The uptrend in businesses’ use of artificial intelligence (AI) now includes algorithm-based pricing, which is raising concerns about harm to competition. More and more companies have been implementing algorithm-based pricing mechanisms in their operations. Algorithm-based pricing is not formulated solely by people, but rather involves a machine (computer) that is, at least partially, setting prices. For the most part, a “dominant criterion” governing the pricing process is defined for the algorithm, such as maximizing profit, maximizing revenues, etc. Advanced algorithms of this type are based on artificial intelligence, which enables them to make the decisions that implement the criterion defined for them at every decision junction, while constantly learning.

Companies are very well aware of the fact that these new pricing mechanisms will improve their results and increase their profits. For example, recent media reports note that Israir Airlines installed a dynamic pricing engine that boosted its profits significantly.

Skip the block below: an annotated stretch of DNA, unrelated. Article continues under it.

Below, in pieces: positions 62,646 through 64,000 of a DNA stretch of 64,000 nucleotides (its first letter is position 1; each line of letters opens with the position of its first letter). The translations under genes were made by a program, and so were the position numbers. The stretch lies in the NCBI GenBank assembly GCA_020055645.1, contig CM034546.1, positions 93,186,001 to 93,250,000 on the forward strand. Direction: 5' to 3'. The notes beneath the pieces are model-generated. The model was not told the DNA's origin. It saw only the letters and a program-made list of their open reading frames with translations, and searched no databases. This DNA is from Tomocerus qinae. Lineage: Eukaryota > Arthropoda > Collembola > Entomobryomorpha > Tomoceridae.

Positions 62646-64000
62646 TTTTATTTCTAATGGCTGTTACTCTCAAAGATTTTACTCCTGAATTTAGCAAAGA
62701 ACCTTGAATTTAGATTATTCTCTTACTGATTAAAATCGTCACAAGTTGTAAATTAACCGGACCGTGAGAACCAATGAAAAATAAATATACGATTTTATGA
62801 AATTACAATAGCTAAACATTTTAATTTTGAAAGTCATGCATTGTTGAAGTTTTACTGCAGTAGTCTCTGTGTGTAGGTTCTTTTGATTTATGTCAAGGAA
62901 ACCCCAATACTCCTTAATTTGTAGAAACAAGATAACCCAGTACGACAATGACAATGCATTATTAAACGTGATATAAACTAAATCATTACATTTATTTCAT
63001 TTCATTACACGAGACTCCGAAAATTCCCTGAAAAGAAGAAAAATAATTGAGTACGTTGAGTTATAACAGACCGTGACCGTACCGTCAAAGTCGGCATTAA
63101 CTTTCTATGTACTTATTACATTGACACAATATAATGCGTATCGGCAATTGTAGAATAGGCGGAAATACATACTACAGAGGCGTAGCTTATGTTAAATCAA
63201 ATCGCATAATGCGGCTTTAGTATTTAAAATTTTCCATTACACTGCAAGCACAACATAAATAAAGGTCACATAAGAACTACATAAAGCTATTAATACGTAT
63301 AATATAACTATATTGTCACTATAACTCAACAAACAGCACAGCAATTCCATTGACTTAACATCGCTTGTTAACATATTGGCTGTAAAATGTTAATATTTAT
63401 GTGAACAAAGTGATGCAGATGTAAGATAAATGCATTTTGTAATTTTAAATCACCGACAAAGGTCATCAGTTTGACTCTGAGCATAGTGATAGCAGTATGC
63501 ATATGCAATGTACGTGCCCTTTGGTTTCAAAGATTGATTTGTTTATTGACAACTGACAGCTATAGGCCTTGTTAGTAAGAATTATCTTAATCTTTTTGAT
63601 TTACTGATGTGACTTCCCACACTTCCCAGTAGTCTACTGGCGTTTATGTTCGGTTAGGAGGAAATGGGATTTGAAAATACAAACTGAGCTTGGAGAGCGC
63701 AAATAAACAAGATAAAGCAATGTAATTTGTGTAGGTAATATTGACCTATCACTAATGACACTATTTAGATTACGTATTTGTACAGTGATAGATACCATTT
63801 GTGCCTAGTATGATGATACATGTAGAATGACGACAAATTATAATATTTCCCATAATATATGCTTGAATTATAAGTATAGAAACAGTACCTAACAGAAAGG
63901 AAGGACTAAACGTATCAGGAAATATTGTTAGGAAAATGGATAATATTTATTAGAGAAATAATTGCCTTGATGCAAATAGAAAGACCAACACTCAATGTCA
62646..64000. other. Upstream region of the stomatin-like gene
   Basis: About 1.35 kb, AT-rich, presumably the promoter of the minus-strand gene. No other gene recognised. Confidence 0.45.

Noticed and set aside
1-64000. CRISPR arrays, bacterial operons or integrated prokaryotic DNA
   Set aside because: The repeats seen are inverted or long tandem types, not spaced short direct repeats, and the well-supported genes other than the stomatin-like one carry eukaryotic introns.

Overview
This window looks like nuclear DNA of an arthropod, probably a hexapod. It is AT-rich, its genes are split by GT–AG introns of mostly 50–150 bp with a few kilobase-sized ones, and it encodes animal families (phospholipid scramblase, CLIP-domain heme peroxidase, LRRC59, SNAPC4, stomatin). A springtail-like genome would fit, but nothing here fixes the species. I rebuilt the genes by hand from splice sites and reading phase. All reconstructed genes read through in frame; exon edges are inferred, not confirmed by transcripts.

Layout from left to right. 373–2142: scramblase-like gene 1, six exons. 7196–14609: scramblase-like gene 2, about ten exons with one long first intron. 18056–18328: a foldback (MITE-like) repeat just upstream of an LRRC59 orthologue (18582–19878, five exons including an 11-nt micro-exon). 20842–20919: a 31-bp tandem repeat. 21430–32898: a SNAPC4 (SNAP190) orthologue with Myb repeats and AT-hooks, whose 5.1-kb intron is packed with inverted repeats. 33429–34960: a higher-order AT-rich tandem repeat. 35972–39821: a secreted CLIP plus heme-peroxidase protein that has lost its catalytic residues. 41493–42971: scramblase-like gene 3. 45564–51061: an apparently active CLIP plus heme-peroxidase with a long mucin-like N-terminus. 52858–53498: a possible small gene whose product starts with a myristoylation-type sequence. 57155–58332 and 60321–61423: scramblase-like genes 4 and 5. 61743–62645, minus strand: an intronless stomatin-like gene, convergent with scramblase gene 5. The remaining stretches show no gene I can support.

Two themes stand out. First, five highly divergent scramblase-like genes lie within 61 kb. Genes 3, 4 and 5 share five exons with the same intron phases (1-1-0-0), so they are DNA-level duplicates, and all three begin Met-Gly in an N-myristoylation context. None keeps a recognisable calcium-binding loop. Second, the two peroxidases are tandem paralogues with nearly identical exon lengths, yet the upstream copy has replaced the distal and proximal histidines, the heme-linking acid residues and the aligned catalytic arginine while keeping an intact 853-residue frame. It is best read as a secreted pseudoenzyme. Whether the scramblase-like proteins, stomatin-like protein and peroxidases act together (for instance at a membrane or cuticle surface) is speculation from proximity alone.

When it comes to pricing, algorithms offer significant advantages. AI-based algorithms are capable of performing complex analyses easily, efficiently, and quickly by processing an enormous volume of information. Their computational power far exceeds human capabilities when it comes to collecting, organizing, and analyzing information. This enables the reaching of decisions much faster and more accurately according to changing market conditions, all in real time. Another major advantage is that algorithms are capable of analyzing a company’s price history and, perhaps more importantly, the prices and price history of competitors, as well as their behavior under changing market conditions over time. This thus enables rapid and agile responses.

Pricing Engines and the Free Market